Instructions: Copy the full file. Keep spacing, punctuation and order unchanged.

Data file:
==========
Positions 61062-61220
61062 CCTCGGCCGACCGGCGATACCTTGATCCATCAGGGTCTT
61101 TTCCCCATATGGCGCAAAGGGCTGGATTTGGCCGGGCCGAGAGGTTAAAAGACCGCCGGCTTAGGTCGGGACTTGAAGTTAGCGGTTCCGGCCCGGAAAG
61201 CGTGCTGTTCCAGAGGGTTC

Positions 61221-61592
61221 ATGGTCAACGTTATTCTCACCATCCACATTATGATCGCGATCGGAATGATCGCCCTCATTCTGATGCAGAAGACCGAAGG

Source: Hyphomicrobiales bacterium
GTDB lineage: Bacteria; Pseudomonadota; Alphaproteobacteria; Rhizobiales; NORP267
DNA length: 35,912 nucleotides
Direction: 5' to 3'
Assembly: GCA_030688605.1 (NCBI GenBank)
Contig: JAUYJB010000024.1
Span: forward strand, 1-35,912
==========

Positions 61062-61220
61062 CCTCGGCCGACCGGCGATACCTTGATCCATCAGGGTCTT
61101 TTCCCCATATGGCGCAAAGGGCTGGATTTGGCCGGGCCGAGAGGTTAAAAGACCGCCGGCTTAGGTCGGGACTTGAAGTTAGCGGTTCCGGCCCGGAAAG
61201 CGTGCTGTTCCAGAGGGTTC

Positions 61221-61592
61221 ATGGTCAACGTTATTCTCACCATCCACATTATGATCGCGATCGGAATGATCGCCCTCATTCTGATGCAGAAGACCGAAGG

Source: Hyphomicrobiales bacterium
GTDB lineage: Bacteria; Pseudomonadota; Alphaproteobacteria; Rhizobiales; NORP267
DNA length: 35,912 nucleotides
Direction: 5' to 3'
Assembly: GCA_030688605.1 (NCBI GenBank)
Contig: JAUYJB010000024.1
Span: forward strand, 1-35,912